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Abusing democracy


The decades-long political war between liberals and conservatives intensified in the mid-1990s, when President Clinton earned the undying enmity of Republicans for repeatedly outdueling House Speaker Newt Gingrich. Bent on revenge, Republicans -- led by the likes of bare-knuckled Texas Congressman Tom Delay -- seized their opportunity when Clinton was reckless enough to fool around with a young female intern in the Oval Office and then lie about it under oath. Perjury, claimed Delay and his cohorts, was an impeachable offense.

Of course it wasn't. The fact that the man occupying the White House tried to hide an extra-marital affair from the nation in no way threatened the country's constitutional form of government. But that didn't matter to Republicans. They saw an opportunity to wound a president they hated, and they took it. It was a new twist in American politics -- the use of impeachment as a political weapon.

Fast-forward to December 2000. The nation is in the throes of a full-fledged political crisis: a presidential election has been held, and it is so close it's impossible to say who won. After a ruling by the Florida Supreme Court that favored Democrats and the Al Gore campaign, the U.S. Supreme Court stepped in and reversed the lower court's ruling. By a 5-4 margin, the politically conservative court handed George W. Bush the presidency -- and damaged its image as a non-partisan legal body.

When historians write about the rise and fall of American democracy, those two events -- the impeachment in 1998 and the 2000 election -- will surely be seen as turning points. For in both cases, constitutional principles were sacrificed to political gain.

Democracy is also falling by the wayside in California in 2003, a year that both in Humboldt County and statewide is proving to be politically tumultuous.

Gov. Gray Davis, just eight months after being elected to a second term, is facing a recall effort that seems to be gaining momentum each day. It is of course being led -- and funded -- by Republicans, who are using the budget crisis to scapegoat the governor. Never mind that a recall would cost taxpayers millions, or that Republicans are trying to redo the election they lost last year. And never mind that Davis isn't guilty of the kind of serious misconduct that would make him subject to a legitimate recall effort. He is unpopular, and is therefore politically vulnerable. Call it using recall as a political weapon.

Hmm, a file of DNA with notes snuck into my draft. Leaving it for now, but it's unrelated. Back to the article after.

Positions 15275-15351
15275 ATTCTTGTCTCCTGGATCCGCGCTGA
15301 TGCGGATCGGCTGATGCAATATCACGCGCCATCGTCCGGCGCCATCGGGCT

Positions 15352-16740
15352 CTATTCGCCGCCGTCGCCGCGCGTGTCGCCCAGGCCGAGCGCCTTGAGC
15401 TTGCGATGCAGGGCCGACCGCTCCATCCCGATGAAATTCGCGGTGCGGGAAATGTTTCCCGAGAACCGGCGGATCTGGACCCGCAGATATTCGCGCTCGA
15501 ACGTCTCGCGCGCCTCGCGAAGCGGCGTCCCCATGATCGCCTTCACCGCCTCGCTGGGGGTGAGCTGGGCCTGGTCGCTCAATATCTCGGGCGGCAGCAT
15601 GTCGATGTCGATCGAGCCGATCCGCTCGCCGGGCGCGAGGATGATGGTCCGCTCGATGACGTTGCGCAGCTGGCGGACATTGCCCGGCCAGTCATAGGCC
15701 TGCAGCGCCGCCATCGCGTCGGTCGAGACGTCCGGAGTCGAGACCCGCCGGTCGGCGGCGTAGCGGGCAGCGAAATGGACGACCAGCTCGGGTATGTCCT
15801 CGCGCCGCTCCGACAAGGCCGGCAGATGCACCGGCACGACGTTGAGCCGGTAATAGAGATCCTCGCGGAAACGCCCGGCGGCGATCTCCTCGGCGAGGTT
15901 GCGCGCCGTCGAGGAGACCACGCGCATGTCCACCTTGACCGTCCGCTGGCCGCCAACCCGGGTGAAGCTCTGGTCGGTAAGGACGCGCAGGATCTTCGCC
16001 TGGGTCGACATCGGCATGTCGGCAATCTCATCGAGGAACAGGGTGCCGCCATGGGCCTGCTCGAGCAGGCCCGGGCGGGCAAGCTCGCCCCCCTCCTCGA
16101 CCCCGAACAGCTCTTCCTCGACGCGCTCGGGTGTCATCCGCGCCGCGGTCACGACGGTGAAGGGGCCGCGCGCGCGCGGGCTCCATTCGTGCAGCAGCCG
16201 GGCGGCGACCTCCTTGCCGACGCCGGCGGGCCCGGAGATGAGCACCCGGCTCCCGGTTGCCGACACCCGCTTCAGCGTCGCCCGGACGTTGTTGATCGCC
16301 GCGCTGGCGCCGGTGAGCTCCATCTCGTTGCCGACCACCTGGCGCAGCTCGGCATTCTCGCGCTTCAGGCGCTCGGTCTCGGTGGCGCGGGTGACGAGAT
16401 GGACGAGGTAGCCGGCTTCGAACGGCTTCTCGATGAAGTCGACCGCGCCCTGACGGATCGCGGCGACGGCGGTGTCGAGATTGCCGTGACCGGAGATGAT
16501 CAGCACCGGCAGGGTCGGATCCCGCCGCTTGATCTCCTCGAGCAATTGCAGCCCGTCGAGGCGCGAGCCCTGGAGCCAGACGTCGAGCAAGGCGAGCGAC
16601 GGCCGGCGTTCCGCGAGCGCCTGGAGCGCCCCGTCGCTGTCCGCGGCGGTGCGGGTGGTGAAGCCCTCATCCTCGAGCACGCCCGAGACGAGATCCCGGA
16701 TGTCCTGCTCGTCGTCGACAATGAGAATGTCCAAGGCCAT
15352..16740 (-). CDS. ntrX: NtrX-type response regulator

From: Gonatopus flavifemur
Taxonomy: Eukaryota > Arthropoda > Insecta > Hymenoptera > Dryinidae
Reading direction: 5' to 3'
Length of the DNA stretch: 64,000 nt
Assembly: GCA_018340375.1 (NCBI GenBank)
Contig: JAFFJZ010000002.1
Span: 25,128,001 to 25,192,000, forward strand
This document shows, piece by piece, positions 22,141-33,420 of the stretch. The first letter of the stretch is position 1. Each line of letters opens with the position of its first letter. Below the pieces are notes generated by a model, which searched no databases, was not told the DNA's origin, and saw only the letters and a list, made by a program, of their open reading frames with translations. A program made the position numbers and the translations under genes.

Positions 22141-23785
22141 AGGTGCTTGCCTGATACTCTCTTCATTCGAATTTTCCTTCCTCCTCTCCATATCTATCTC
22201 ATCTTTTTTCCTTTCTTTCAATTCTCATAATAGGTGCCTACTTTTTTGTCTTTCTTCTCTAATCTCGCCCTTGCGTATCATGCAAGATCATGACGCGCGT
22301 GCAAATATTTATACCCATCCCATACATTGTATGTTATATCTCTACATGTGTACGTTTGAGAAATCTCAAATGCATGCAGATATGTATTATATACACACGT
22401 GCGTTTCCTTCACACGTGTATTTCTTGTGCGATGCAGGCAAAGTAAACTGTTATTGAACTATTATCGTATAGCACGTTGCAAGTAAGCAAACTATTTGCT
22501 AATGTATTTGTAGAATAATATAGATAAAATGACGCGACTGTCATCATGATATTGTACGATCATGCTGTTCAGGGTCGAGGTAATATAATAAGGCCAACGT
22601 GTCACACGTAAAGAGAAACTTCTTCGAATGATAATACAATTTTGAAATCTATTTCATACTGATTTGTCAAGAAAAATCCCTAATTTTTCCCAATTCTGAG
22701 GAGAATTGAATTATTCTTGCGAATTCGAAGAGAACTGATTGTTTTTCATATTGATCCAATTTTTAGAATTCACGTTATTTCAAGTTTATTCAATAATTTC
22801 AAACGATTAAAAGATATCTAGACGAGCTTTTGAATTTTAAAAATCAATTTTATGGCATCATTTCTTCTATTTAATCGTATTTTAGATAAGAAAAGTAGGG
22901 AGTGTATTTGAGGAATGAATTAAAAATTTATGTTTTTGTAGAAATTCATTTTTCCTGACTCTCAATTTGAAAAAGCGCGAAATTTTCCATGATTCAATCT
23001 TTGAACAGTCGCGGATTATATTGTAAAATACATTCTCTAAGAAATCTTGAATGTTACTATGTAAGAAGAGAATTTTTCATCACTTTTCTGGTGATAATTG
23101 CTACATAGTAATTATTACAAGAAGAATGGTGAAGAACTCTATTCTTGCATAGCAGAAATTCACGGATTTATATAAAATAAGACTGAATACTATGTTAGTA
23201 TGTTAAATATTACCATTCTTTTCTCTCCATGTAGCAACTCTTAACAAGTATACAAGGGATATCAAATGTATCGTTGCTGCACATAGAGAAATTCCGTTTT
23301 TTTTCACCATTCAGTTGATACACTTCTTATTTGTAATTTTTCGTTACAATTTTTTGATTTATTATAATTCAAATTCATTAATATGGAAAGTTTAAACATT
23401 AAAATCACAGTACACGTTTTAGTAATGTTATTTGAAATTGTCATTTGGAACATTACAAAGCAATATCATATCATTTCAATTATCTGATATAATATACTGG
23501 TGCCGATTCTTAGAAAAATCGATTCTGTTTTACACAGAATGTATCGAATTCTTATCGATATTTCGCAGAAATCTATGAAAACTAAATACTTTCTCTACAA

Similar hijinks are going on here in Humboldt, where political opponents of District Attorney Paul Gallegos are trying to oust him. Just as with Davis, Gallegos hasn't committed any egregious acts while in office. Instead, he simply had the temerity to sue the politically powerful Pacific Lumber Co. for fraud before he'd even been in office two months, and thereby became -- in theory -- politically vulnerable. That's the real reason for the recall, not the ridiculous claim that Gallegos is soft on crime (he simply hasn't been on the job long enough for anyone to determine that definitively).

We were encouraged recently when the Times-Standard editorialized against the recall. We were also glad to learn that the recall won't be on the November ballot as not enough signatures have been gathered. But it is probable that it will come before voters after that. That's regrettable, not least because a recall election will cost Humboldt taxpayers an estimated $100,000. It's also unfortunate since the recall drive is nothing less than an attempt by those who supported Gallegos' predecessor, Terry Farmer, to undo the results of last year's election. Let them wait and run a candidate in three years; that's how the rest of us behave in a democracy.

Meantime, vigilance -- in Humboldt, the state and across the country -- is needed by those who care about democracy. This is indeed a war, and so far the power-hungry are winning.



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